The University of Arizona

Magnetometer survey of the proposed Sirente meteorite crater field, central Italy: Evidence for uplifted crater rims and buried meteorites

Jens Orm, David Gomez-Ortiz, Patrick C. McGuire, Herbert Henkel, Goro Komatsu, Angelo Pio Rossi

Abstract


The Sirente crater field consists of a 120 m wide, rimmed main depression flanked to the northwest by about 30 smaller depressions. It has been dated to the first centuries A.D. An impact origin is suggested, but not confirmed. The small size combined with the properties of the target material (carbonate mud) would neither allow shock features diagnostic of impact, nor projectile vaporization. Consequently, a meteoritic component in the sediments would be very localized. At impacts of this size the projectile most likely is an iron meteorite. Any iron meteorites on the ground surface would, in Iron Age Europe, have been removed shortly after the event. However, if the depressions are of impact origin they should contain meteorites at great depth in analogy with known craters. The magnetic properties of iron meteorites differ distinctly from the very low magnetic sediments and sedimentary rocks of the Sirente area. We have used a proton precession magnetometer/gradiometer to produce magnetic anomaly maps over four of the smaller depressions (~8 m diameter), as well as two crossing profiles over a fifth depression (~22 m diameter). All show distinct magnetic anomalies of about 20 nT, the larger depression up to 100 nT. Magnetic modeling shows a best fit for structures with upturned strata below their rims, excluding a karstic origin but supporting an explosive formation. The 100 nT anomaly can only be explained by highly-magnetic objects at a few meters depth. All together, the magnetic data provides a strong indication for an impact origin of the crater field.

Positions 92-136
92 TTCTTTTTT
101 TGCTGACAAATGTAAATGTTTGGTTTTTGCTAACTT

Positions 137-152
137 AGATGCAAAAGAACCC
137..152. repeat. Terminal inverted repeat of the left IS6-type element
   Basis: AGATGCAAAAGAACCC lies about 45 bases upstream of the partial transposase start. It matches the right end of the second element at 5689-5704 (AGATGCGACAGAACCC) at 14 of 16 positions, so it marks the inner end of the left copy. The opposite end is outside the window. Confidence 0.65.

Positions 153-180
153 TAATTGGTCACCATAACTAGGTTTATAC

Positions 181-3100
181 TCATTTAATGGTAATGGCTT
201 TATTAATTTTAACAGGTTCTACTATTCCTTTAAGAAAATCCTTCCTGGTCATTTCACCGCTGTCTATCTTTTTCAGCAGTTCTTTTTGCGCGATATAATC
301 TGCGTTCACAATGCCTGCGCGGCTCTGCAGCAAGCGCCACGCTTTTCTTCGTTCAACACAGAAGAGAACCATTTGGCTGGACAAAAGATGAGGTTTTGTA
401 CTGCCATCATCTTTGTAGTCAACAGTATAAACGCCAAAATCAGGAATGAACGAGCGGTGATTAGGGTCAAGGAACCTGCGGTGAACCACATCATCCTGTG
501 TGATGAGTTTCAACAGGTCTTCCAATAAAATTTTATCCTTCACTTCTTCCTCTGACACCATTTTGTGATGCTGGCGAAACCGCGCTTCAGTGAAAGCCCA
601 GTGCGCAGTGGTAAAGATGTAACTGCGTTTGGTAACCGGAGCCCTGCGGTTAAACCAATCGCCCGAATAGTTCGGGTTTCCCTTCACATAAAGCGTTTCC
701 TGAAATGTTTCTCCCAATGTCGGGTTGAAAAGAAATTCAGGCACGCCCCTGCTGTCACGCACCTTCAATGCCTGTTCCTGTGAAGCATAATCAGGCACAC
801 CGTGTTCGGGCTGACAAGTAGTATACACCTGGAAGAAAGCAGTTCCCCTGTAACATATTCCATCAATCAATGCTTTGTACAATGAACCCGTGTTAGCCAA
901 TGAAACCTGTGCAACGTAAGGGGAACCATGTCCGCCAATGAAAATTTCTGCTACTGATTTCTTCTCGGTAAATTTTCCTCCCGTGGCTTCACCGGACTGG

Keywords


crater(s); Impact;Magnetic;Geophysical signature

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